According to Farm USA, 10.1 billion livestock animals raised for food were killed in 2010 in the United States. They compiled data from the US Dept. of Agriculture to arrive at that total. Of the total, 9.1 billion were chickens raised to be eaten, 460 million were egg producers, 270 million were turkey, and the remaining billion were mammals such as cows and pigs, and fowl such as ducks and geese. For 2011 they expected another 10 billion, plus a one percent increase over the 2010 total.
To someone who is already familiar with such an enormous number of animals that die for human consumption the news might not be too shocking, but for everyone else it must be mind-boggling.
Farm USA didn’t analyze any data to calculate the quantity of fish killed for food in 2010, but they did cite a number from a researcher named Noam Mohr. They said he came up with a total of just over 53 billion aquatic animals that died for human food consumption in 2010. There were about 13 billion finfishes, and 40 billion shellfishes. On a per-person basis each year that works out to 28 land animals and 175 aquatic animals killed for food, they say.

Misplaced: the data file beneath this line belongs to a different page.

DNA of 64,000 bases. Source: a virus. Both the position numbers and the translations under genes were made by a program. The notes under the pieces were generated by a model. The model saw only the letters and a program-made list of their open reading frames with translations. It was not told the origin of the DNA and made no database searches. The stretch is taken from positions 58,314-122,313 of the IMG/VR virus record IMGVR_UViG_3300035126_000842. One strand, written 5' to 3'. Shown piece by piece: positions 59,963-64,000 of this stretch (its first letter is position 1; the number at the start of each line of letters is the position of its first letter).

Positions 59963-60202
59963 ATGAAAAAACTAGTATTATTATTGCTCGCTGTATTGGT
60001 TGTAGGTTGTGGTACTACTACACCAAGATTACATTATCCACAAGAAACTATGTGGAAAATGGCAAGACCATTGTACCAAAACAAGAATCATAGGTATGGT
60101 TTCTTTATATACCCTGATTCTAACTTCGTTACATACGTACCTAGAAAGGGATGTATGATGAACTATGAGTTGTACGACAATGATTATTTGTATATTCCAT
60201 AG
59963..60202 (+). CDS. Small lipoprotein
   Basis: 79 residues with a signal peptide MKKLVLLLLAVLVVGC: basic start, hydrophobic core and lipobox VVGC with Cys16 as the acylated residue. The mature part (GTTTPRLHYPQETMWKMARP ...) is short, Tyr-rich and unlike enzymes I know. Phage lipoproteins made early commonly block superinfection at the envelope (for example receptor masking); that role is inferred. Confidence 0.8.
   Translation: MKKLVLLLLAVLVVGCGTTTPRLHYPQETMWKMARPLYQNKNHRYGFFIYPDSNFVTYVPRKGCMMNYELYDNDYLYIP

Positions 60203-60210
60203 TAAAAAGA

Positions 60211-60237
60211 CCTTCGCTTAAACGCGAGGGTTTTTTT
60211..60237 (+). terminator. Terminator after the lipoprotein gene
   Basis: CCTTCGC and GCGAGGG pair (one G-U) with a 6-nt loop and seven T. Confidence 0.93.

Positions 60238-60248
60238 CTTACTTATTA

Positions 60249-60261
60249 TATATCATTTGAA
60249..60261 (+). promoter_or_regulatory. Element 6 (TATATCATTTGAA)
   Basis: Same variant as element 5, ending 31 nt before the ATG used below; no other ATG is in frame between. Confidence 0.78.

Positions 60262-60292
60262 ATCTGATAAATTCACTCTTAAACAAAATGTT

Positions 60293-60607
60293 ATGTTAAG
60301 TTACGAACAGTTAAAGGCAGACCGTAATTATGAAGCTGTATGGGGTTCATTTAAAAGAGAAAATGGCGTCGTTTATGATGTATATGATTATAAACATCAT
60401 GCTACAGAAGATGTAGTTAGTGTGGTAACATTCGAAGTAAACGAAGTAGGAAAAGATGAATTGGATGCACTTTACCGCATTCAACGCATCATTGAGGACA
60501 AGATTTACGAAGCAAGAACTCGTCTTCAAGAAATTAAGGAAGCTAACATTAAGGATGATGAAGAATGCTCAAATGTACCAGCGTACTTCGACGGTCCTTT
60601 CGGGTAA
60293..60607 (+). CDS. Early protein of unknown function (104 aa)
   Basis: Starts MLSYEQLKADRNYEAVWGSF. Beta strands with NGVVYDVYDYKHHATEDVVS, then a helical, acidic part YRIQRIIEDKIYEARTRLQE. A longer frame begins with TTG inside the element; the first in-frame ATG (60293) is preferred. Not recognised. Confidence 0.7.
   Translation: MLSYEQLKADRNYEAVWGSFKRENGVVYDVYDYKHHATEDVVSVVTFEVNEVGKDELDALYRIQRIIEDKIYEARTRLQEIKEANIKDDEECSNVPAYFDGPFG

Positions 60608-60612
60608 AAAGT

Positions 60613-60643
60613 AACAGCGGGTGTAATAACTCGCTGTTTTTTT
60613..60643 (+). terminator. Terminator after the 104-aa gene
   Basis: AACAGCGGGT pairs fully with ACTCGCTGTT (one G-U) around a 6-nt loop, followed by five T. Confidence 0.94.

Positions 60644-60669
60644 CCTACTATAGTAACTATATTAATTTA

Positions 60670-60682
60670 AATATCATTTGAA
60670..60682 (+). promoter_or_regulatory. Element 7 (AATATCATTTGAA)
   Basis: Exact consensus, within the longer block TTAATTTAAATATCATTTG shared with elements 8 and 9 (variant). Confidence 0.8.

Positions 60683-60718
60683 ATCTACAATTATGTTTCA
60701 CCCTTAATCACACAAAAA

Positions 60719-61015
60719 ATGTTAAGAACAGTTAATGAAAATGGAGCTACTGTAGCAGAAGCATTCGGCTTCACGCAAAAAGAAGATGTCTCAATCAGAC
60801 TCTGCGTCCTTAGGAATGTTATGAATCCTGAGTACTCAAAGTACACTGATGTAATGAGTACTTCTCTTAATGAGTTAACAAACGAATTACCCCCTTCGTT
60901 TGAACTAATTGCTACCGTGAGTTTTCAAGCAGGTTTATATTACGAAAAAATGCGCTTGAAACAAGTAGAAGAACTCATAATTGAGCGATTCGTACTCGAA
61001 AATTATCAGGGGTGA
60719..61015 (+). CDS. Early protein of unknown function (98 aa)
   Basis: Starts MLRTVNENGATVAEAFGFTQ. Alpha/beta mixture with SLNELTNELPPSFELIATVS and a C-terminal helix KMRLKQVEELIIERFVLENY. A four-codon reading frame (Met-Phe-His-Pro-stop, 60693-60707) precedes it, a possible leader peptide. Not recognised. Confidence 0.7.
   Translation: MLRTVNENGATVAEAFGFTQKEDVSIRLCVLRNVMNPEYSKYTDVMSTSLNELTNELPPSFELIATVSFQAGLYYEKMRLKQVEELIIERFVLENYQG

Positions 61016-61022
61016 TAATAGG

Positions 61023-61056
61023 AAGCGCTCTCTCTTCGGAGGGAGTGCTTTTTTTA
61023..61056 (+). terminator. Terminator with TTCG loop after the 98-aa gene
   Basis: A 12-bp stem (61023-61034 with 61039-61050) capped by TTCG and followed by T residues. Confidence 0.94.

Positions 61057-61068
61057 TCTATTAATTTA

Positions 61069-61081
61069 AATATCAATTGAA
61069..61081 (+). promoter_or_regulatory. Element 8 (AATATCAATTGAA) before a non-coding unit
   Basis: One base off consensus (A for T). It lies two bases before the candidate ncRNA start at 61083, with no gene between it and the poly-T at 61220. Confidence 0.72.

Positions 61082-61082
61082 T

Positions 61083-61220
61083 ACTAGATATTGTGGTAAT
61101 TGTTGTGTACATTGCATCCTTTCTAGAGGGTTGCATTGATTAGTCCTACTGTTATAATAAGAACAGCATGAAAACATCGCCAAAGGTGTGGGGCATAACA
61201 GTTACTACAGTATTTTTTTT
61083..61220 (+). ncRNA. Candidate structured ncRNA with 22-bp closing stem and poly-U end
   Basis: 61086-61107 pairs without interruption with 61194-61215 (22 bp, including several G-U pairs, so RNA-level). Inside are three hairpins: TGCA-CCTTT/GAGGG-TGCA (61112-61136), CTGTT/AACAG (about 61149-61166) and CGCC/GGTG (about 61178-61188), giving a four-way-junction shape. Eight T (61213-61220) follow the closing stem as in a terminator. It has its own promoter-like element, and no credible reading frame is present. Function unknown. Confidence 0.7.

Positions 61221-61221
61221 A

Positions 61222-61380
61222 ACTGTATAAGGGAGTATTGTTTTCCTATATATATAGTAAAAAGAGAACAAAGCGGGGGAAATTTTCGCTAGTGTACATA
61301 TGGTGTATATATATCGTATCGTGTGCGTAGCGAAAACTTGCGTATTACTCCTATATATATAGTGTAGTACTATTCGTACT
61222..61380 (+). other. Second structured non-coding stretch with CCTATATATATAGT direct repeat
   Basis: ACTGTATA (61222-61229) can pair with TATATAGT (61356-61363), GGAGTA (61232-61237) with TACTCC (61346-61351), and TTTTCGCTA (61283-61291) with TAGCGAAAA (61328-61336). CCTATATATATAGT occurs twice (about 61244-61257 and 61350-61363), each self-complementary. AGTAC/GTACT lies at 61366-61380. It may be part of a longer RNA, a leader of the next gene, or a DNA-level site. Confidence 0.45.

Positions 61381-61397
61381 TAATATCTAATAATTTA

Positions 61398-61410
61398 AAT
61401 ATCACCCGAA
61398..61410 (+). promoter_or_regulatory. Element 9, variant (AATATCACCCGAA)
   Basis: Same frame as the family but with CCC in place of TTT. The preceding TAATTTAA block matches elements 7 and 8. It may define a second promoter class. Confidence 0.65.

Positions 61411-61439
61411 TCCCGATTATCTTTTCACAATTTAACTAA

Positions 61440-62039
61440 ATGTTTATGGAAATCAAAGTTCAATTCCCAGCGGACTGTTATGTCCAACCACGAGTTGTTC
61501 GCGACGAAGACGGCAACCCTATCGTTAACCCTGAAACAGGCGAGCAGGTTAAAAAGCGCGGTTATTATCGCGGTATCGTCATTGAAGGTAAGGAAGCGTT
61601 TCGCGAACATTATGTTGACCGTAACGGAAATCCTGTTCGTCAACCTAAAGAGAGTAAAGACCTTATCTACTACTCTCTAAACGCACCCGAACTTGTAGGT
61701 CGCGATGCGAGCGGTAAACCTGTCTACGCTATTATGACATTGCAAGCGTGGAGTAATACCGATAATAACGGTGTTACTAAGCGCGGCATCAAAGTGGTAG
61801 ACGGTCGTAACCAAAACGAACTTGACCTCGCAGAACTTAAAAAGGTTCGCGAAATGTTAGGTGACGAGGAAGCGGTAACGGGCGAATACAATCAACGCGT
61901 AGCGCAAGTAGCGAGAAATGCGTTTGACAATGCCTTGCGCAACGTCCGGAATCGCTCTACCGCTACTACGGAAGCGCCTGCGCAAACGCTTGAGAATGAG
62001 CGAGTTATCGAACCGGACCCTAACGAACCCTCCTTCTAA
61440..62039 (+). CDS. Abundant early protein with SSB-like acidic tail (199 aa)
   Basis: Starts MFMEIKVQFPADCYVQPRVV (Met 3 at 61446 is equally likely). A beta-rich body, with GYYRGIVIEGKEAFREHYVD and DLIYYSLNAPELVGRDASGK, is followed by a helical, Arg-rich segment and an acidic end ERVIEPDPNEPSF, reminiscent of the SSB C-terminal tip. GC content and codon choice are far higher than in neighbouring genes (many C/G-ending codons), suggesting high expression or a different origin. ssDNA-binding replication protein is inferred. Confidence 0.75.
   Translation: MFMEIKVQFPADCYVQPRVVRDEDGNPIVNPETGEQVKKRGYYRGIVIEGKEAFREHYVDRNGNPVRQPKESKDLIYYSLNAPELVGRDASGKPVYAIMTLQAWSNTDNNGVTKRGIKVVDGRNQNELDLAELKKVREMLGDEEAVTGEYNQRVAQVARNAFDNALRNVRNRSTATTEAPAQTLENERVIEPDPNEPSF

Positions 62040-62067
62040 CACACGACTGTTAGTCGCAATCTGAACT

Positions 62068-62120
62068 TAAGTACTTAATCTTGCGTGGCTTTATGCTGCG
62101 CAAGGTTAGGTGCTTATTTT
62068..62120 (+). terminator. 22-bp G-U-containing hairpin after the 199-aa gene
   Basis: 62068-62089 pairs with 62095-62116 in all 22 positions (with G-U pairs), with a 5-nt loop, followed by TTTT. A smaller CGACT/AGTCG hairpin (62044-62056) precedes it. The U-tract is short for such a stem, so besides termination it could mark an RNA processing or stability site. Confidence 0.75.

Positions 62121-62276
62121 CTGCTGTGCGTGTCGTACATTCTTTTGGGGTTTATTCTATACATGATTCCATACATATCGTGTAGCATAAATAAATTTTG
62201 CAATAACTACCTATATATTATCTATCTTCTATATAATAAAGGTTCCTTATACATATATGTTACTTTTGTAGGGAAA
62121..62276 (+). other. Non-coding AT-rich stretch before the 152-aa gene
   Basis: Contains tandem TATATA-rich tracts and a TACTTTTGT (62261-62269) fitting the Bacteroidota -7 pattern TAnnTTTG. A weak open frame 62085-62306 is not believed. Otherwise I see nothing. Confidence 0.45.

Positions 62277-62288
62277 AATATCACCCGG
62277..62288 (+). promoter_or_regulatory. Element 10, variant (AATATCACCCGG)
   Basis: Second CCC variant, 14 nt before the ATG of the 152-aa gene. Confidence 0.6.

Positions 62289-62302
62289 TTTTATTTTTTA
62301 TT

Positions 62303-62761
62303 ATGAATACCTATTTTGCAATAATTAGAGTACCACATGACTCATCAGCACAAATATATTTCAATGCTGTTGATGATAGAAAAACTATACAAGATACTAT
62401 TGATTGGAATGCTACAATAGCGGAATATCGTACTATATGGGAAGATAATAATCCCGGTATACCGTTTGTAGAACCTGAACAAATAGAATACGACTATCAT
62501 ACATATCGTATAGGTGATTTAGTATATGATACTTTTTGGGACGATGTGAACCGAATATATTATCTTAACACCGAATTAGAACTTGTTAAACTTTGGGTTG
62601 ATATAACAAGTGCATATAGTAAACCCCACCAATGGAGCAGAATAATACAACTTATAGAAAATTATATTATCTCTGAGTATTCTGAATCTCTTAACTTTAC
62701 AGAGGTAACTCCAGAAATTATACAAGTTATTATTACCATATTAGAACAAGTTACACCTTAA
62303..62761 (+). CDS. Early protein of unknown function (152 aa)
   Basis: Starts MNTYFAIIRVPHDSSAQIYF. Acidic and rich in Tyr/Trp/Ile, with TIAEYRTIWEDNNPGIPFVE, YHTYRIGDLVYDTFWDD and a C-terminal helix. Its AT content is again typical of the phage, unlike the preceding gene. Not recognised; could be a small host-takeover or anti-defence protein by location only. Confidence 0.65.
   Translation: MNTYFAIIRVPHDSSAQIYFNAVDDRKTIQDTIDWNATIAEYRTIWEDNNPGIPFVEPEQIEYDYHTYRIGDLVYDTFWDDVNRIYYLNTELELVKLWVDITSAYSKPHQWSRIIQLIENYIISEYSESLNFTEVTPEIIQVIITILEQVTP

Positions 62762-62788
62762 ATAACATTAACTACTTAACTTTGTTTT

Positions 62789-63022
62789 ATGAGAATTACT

Meat and poultry production might drop five percent this year Bloomberg has speculated, thus increasing prices for 2012. Factors that may contribute to the drop are tighter feed supplies and increased production costs. Also a drought in the Southwest is forcing ranchers to decrease some herds and demand for American beef from abroad could cause meat prices to rise.
If meat production drops, there will be fewer animals killed, and less climate change emissions will be created. About 51 percent of climate change emissions come from livestock production around the world.
Image Credit: Geoffrey McKim